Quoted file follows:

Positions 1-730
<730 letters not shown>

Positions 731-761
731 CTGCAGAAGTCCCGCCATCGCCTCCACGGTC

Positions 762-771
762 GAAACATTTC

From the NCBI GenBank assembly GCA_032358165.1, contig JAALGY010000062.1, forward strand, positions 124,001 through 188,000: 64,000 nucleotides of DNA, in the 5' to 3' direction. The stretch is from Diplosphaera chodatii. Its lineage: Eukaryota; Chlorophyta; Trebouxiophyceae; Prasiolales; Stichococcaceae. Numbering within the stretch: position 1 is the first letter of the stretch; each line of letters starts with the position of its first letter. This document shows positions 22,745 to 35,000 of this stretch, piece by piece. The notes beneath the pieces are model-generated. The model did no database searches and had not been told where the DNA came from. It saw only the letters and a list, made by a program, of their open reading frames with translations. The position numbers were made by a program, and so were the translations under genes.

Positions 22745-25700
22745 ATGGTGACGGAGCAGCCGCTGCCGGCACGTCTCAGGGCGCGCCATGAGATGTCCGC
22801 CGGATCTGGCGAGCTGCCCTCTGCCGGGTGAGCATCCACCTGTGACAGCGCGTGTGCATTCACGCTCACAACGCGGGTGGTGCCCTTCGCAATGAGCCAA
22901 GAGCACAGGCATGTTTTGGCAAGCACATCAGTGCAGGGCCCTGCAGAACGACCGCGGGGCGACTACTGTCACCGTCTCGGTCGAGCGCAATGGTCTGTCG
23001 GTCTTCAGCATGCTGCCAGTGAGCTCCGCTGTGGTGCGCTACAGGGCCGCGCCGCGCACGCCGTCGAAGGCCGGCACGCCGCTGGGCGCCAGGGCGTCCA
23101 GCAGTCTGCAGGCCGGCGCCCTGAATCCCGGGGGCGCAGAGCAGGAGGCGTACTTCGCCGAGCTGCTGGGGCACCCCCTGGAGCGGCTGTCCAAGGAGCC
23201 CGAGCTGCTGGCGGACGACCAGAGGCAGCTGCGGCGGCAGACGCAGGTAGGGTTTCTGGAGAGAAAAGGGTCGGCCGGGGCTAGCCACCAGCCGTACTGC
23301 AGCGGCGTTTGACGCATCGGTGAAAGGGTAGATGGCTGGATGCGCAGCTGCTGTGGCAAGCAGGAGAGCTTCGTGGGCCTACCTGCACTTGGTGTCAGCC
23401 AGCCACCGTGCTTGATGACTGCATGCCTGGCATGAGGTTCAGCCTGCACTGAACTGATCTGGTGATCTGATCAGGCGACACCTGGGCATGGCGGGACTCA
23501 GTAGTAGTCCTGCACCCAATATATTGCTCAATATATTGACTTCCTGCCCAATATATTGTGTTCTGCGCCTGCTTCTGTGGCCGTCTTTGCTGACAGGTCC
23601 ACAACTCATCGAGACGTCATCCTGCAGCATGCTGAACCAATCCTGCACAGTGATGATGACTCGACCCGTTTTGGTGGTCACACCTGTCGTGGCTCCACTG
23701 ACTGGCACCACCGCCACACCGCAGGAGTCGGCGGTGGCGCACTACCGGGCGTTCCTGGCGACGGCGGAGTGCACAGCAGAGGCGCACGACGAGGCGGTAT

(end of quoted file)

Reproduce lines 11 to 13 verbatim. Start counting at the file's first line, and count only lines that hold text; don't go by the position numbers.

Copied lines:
22901 GAGCACAGGCATGTTTTGGCAAGCACATCAGTGCAGGGCCCTGCAGAACGACCGCGGGGCGACTACTGTCACCGTCTCGGTCGAGCGCAATGGTCTGTCG
23001 GTCTTCAGCATGCTGCCAGTGAGCTCCGCTGTGGTGCGCTACAGGGCCGCGCCGCGCACGCCGTCGAAGGCCGGCACGCCGCTGGGCGCCAGGGCGTCCA
23101 GCAGTCTGCAGGCCGGCGCCCTGAATCCCGGGGGCGCAGAGCAGGAGGCGTACTTCGCCGAGCTGCTGGGGCACCCCCTGGAGCGGCTGTCCAAGGAGCC